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Computer Science for High School Teacher Workshop 2016
Alex Borgida is a professor in the Department of Computer Science at Rutgers. His research interests are in improved software development languages and techniques for databases, knowledge bases and requirements engineering. More information about Dr. Bordiga can be found here.
Alberto Carranza is a Computer Scientist for the FBI, Newark division. He has a BS in Computer Science & Information Systems from Stockton University and has been working with the FBI for 6 years; 4 years with the Newark Division Cyber Task Force. Previously, Mr. Carranza worked in the private sector with Spencer Gifts Stores and Caesars Atlantic City Hotel and Casino. He is an Operation Iraqi Freedom Veteran and served with the U.S. Marines from 2000 to 2004.
David Cash is a professor in the Department of Computer Science at Rutgers. His research interests are cryptography, information security, and theoretical computer science. More information about Professor Cash can be found here.
Daryl Detrick teaches Computer Science at Warren Hills Regional HS in Washington, NJ. Daryl was instrumental in forming the Central NJ Chapter of CSTA and is currently serving as past-president of the chapter. He is also a the NJ representative for the CSTA Advocacy Cohort whose primary mission is to advocate for CS Education K-12 nationwide.
Ahmed Elgammal is a professor in the Department of Computer Science at Rutgers. His research interests are Computer Vision, Visual Learning, Data Science, Digital Humanities, and Human motion analysis. The Washington Post writes about his work in “Why do we love Picasso? A ‘creativity algorithm’ explained.” More information about Professor Elgammal can be found here.
is a professor in the Department
of Computer Science at Rutgers. His interests are in data mining and search technology. He
has held multiple
positions at Ask.com and has been one of the pioneers for mobile
Professor Imielinski was granted a number of patents in data mining,
computing, and internet technology. More information about Prof.
Allison Llewylen studied Computer Science and Information Assurance at Pace University, Westchester NY. Passionate about giving back to her community with her degree, Allison joined FBI as a Computer Scientist. She works on highly collaborative investigative teams to thwart cyber attacks that include counterintelligence plots, fraud, bank robberies and more. In her free time, she loves to cook and play video games.
Lars Sorensen is the head of Student Computing and a Senior instructional technologist for the Computer Science department at Rutgers University. He does research on Computer Science education topics and manages the CAVE, a collaborative lab he built for the department in 2010. He is currently working towards his PhD in Educational Psychology with a research focus on Computer Science education and epistemic cognition and gaming.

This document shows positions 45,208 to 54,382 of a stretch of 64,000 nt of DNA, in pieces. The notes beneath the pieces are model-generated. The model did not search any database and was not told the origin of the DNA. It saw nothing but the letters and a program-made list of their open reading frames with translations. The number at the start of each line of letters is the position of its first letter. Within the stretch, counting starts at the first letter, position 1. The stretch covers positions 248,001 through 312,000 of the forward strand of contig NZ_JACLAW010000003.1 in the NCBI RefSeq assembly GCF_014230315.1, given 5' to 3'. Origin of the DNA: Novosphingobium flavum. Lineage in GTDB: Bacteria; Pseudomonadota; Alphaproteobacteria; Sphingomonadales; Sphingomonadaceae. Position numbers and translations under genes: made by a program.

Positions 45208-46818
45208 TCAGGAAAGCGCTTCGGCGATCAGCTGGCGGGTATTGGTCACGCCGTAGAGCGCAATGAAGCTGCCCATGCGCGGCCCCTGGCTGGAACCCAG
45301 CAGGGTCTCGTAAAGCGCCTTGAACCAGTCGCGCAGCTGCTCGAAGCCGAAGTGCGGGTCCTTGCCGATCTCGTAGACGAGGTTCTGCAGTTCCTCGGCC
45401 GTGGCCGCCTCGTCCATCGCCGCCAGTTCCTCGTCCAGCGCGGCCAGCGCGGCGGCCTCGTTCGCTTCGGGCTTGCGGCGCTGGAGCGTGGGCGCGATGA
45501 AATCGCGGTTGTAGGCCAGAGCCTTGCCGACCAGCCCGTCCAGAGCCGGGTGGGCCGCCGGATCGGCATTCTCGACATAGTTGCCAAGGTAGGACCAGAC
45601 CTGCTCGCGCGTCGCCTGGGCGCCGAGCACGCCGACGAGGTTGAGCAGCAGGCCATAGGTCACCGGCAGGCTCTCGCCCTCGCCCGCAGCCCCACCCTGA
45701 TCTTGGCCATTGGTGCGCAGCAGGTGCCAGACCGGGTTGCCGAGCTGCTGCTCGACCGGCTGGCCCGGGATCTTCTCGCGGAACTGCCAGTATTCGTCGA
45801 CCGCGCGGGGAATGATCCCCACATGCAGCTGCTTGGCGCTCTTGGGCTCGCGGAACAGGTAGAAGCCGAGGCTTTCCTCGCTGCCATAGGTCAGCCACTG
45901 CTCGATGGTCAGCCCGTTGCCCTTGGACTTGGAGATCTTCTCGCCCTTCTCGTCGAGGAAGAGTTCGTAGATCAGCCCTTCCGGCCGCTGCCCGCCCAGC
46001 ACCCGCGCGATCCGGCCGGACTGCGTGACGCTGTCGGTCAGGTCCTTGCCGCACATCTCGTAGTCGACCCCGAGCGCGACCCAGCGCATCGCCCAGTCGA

Ronald Menold, FBI, Supervisory Special Agent is the Director, of the New Jersey Regional Computer Forensic Laboratory. Special Agent Menold has a BS in Computer Engineering and a BA in Chemistry from Virginia Tech. He also holds a MS in Accounting and Financial Management from the University of Maryland University College and is a Doctoral Candidate in Business Administration with a specialty in Computer and Information Security at Northcentral University. Special Agent Menold has 29 years of Federal Government Experience and has been with the FBI for 21 years.
Matthew Stone is a professor in the Department of Computer Science at Rutgers University. Dr. Stone works on problems of meaning in human-human and human-computer conversation. His papers on conversational agents have appeared in a range of conferences and journals, covering artificial intelligence, computer graphics, linguistics and cognitive science. His book with Ernie Lepore, Imagination and Convention: Distinguishing Grammar and Inference in Language, appeared with Oxford University Press in 2015. More info about Professor Stone can be found here.
Fran Trees is Director of Undergraduate Introductory Instruction in the Computer Science Department at Rutgers, co-chair of College Board’s Test Development Committee for AP CS Principles, a founding member of the Northern and Central NJ CSTA Chapters, Chapter Liaison on the CSTA Board of Directors, and a member of the Rutgers CS Outreach Group. Fran is actively involved with College Board’s AP® CS programs as a CS consultant and workshop leader. Her research interest is computer science education
Chinma Uche is a Mathematics and Computer Science (CS) teacher at the Greater Hartford Academy of Mathematics and Science (GHAMAS - a half-day magnet school) and at the Academy of Aerospace and Engineering. She was a Pilot II and Pilot III Instructor of the new CS Principles course, and she will be a Phase 2 Pilot instructor. Chinma is also the President of the Connecticut Chapter of the Computer Science Teachers Association (CTCSTA), and a member of the Computer Science Teacher Association (CSTA) Leadership Cohort. Chinma is committed to the mission of the CSTA which includes bringing Computational Thinking to all K-12 students.
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Sponsored by Google, and brought to you by the Department of Computer Science at Rutgers University, the State University of New Jersey